Sophie Bond | 20th May 2010
Frank Hua came to NZ from Tianjin, in northeast China, in 2004. MICHELLE HYSLOP
Surprising findings have shown up in a substantial study of Auckland's major migrant communities - British, Indian, Korean, South African and Chinese. Sophie Bond reports.
The noodle clamped in my chopsticks is more than 50cm long and still going. Everyone laughs as it slips and splashes back into the bowl.
"These are handmade," says Jenny Wang, one of my lunch companions. "The chef tries to make them as long as possible. In China, we have them on birthdays and we say if you can pick it up in one piece you'll have a long life."
It's not an elegant manoeuvre, but on my second try I lift the noodle out in one piece. Lunch in Panmure's Xi'an Food Bar with two local Chinese women is proving to be fun and fascinating.
In Auckland, most of us will know a neighbour, a colleague or someone we see every day who has moved here from another country.
Ours is a city of fantastic diversity; migrants make up about 38 per cent of our population, meaning we have an even higher proportion than Sydney, often touted as a multicultural mecca.
In the last financial year 27,215 people were approved for New Zealand residency with many of them settling in Auckland.
So, who is coming here, and why? How do different migrant groups cope with the culture shock? What are the advantages of ethnic diversity?
Over the next year, these questions will be tackled in reports by Massey and Waikato universities.
Their researchers have been working together since 2008 on the Integration of Immigrants Programme, a study of the settlement experiences and strategies of Auckland's key migrant groups since 1986-7.
This study will produce five reports based on interviews with migrants from Britain, India, Korea, South Africa and China - the major sources of new Kiwis.
We begin with Bamboo Networks: Chinese Employers and Employees in Auckland, focusing on the experiences of 40 Chinese migrants working in the accommodation, food and retail industries.
Professor Paul Spoonley is research director for the College of Humanities and Social Sciences at Massey University and the study's leader. He points out that, in Auckland, about 40 per cent of Chinese work in hospitality and retail.
"I'm not sure whether they choose to do that or whether it's a fallback position because they can't get a job elsewhere.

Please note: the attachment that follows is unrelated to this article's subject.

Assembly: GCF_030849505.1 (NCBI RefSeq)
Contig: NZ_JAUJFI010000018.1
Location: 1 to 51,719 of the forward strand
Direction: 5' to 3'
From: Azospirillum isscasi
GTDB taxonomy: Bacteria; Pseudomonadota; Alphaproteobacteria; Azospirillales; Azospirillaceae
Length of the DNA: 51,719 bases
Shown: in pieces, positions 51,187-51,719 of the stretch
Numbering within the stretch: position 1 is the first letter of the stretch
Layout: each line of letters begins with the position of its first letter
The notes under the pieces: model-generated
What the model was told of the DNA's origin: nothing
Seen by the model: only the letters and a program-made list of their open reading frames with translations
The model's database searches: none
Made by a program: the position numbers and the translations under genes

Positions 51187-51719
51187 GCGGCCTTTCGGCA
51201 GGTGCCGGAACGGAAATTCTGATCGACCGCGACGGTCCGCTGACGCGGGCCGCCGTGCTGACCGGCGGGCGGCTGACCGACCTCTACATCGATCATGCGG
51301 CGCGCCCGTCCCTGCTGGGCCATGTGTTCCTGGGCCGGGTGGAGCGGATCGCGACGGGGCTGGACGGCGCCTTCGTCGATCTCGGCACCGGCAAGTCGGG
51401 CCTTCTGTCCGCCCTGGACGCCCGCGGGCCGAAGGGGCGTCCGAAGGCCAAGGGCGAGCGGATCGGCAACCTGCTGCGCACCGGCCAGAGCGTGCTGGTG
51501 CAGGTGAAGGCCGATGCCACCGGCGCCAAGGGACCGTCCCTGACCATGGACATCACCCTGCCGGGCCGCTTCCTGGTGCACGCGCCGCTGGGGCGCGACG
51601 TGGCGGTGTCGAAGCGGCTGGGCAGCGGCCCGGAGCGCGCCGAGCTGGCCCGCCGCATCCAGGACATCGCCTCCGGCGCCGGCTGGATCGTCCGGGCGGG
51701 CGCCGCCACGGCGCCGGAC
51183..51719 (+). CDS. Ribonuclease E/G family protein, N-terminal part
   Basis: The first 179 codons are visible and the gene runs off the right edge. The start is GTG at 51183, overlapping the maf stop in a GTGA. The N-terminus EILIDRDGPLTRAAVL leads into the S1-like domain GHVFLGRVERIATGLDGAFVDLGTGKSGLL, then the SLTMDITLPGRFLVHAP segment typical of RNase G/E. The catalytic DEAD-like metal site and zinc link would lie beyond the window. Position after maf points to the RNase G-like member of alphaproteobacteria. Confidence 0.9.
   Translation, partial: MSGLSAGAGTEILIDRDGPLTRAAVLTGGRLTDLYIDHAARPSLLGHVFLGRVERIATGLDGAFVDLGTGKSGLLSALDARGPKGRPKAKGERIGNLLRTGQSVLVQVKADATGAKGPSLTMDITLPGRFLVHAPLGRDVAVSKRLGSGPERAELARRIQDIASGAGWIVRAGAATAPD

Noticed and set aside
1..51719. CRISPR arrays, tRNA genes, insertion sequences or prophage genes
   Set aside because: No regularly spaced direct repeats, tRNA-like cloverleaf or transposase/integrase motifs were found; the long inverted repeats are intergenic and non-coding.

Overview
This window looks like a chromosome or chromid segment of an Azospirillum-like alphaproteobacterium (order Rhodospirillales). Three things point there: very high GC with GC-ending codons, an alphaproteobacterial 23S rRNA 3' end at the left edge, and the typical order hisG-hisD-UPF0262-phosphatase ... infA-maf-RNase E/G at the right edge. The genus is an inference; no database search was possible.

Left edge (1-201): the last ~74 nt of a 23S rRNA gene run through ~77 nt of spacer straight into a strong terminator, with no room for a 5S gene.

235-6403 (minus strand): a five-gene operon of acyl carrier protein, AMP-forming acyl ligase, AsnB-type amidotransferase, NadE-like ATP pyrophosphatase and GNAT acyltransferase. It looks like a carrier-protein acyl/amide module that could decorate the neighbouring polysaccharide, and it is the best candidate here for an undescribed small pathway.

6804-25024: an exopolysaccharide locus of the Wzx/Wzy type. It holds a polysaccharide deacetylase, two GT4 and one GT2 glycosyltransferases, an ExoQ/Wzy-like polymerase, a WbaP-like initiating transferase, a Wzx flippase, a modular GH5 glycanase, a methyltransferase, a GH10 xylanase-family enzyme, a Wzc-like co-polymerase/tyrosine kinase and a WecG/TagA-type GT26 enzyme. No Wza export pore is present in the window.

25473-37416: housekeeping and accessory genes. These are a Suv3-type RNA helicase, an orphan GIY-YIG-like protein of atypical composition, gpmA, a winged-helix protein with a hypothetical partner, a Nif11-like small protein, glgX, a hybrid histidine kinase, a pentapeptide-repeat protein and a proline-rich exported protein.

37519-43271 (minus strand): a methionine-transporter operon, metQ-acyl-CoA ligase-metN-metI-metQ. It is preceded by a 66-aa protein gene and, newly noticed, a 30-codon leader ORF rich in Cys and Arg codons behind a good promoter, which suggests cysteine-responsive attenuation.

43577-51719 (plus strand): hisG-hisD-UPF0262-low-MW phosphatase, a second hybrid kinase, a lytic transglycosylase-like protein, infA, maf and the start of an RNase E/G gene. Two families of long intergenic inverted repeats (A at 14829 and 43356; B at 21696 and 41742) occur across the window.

"We found [participants] weren't getting jobs here that used their Chinese qualifications and that's true for most migrants. It's the same for New Zealanders going to the UK, of course. There's a sense of having to start again."
The study asked participants about their reasons for moving to New Zealand, difficulties faced, workplace experiences and how reality differs from expectations.
AT the last census, in 2006, Auckland's Chinese population sat at 97,425, close to double that of the 2001 census. Professor Spoonley points out this means a significant proportion of Auckland's Chinese population are recent arrivals. "I expect that within about five to six years a quarter of all Aucklanders will be Asian."
The results give some interesting insights into the lives of the Chinese migrants interviewed. The employers among them work an average of 65 hours a week; 45 per cent have a family member working for them without wages or salary.
Three-quarters of the employees came on student visas and 65 per cent felt their current job does not make use of their qualifications. Almost all interviewees plan to still be living in Auckland in three years; more than half saw themselves retiring in New Zealand.
For 95 per cent of employers, Mandarin is the main language used to communicate with staff. Professor Spoonley says language is a particular issue for all participants and, as a host country, we could be doing more:
"There's quite a hostile response in Auckland to the idea that we should provide services in Mandarin and yet, if you are going to meet the needs of these migrants, the thing you could do that would be most effective would be to provide services in Mandarin."
Overall, employees have better English than their employers but agreed lack of language skills and local knowledge were hurdles to integration.
THE importance of fitting in and understanding Kiwi culture resonates throughout the report and my conversations with other Chinese migrants.
The executive director of the Chinese New Settlers Services Trust is tall, elegant and well-spoken. Jenny Wang came to New Zealand from Dalian, in northeast China, in 1994. Her experiences and observations of being a newcomer moved her to set up the trust: "In the 90s, the immigration policy changed and lots of Asian migrants came to New Zealand. I think at that time, as a country, we were not ready for so many different people with no English background and there were a lot of settlement issues."
Moving from a job in the Chinese Government's education department, Mrs Wang started again in Auckland, first studying English then social work to prepare for her new role.
The trust's first office was in the garage of her Papatoetoe home. Now there are seven branches around Auckland with a combined staff of 26. Among other things the trust offers employment services, culture seminars, language lessons and counselling.
Mrs Wang says it's her experience that Chinese migrants are trying very hard to integrate into New Zealand society.